Normalization of ALT was seen in a significantly higher (p = 0.03) number of cases in the intervention arm (n = 8; 66.7%) than the control arm (n = 2; 18.2%) at T6. An improvement was also observed in liver enzymes—AST (31.1 ± 10.3 IU/L versus 27.6 ± 10.8 IU/L) and ALT (41.9 ± 30.8 IU/L versus 34.1 ± 14.8 IU/L) at T6, but the change was not significant between the control versus intervention groups (Table 2). However, a significant decline was seen in AST (p = 0.01) and ALT (p = 0.02) within the intervention group (Table 2).

Average HOMA-IR decreased by 0.4 (2.3–1.9) units in the intervention arm and increased by 0.39 (2.6 from 2.2) units in the control arm, but the change was not significant either within or between the two arms at T6.

Effect of intervention on ultrasound parameters

The distribution of patients among the three grades of steatosis was similar in both the groups at T0 (Table 1). At T6, though improvement in steatosis was better in intervention arm, the change was not significant between the two groups.

At T6, steatosis reversed completely among three patients in the intervention arm and one in the control arm. Though steatosis improved from grade 2 to 1 in six patients, it worsened from grade 2 to grade 3 in one patient in the intervention group. In the control group, steatosis improved from grade 3 to grade 2, and from grade 2 to grade 1 in one patient each.

In terms of liver fat content, CAP was lower in intervention group (293.8 ± 41.8 dB/m) as compared to control (312.3 ± 39.0 dB/m) at T6, but the difference between the two groups was not significant (Table 2). Reduction in liver fat was significant within both the arms—control (p = 0.02); intervention arm (p < 0.001) at T6. Liver stiffness measurement (LSM) at T6 improved by 0.09 kPa and 1.14kPa in the control and intervention arm respectively, though no significant change was seen within or between two groups.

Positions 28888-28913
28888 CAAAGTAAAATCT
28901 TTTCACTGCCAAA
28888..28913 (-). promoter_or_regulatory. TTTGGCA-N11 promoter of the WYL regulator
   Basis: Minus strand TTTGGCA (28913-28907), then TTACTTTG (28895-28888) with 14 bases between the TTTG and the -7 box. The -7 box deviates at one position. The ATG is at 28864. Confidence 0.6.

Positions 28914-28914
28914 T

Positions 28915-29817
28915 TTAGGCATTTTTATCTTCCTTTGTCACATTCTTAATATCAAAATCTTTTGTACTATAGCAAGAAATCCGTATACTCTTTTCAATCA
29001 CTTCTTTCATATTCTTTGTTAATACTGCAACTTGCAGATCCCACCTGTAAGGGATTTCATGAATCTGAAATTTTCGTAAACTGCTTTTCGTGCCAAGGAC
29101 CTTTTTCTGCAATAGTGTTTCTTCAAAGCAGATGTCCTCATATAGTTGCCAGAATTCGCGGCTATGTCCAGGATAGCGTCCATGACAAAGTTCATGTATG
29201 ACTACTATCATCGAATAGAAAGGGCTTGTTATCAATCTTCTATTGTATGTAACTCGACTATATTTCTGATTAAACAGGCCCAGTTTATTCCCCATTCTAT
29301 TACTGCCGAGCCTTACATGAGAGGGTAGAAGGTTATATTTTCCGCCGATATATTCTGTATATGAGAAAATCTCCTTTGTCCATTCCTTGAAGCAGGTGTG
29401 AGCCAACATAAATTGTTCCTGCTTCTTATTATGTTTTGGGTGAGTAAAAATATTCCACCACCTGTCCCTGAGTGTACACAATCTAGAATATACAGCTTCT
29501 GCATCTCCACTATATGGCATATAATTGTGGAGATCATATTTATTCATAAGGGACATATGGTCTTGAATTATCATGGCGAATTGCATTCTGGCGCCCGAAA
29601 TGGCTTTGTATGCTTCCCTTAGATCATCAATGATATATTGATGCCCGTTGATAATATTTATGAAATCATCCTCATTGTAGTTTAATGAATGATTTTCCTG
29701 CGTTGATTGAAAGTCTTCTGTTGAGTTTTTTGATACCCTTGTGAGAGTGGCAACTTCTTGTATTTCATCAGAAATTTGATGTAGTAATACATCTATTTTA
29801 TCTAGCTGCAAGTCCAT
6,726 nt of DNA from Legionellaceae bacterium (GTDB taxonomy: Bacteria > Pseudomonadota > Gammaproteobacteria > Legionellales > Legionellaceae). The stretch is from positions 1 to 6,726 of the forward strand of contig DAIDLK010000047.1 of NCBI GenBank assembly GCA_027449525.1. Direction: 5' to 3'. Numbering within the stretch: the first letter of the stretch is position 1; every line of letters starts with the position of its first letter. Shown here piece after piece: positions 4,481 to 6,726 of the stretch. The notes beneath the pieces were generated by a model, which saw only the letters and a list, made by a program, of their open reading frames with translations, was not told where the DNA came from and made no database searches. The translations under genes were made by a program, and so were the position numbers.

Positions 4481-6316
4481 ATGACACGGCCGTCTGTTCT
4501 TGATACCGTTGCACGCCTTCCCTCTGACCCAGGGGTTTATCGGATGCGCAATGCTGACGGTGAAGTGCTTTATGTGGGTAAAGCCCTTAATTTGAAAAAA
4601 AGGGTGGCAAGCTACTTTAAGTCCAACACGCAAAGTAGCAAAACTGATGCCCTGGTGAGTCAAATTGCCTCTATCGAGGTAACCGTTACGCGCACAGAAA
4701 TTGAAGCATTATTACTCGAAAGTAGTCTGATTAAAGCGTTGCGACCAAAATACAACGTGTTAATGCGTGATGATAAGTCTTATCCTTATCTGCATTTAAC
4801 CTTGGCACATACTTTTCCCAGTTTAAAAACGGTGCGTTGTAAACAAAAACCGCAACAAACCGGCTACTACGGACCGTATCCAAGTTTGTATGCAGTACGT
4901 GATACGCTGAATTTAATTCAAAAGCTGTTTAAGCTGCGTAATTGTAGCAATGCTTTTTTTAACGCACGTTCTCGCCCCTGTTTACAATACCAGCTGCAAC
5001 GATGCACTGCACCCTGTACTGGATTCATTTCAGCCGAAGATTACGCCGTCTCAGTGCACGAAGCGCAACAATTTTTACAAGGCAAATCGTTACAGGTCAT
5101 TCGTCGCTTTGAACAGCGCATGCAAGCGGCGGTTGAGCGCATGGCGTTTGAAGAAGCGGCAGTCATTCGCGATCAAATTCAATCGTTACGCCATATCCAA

An additional correlation analysis was performed correlating changes in weight with changes in liver markers. No significant correlation between change in weight and change in levels of AST, ALP and ALT was found in the intervention group. However, in the control group, a significant correlation was seen between change in weight and change in ALT (ρ = 0.55, p = 0.001). A significant positive correlation was also seen in change in weight and change in CAP score in both the intervention (ρ = 0.45, p = 0.01), as well as control arm (ρ = 0.50, p = 0.005).

Linear regression was performed to find out the effect of the intervention on the outcome at 6 months after adjustment for baseline values. The coefficient for AST at 6 months is −4.29 (−0.09 to 8.68) and ALT is −9.55 (−0.58 to 19.69) in the intervention arm, compared to the control arm. The coefficient for weight and CAP at 6 months was found to be −1.44 (−0.20 to 3.09) and −18.61 (−38.71 to 1.47) respectively in the intervention arm versus the control arm (Table 2).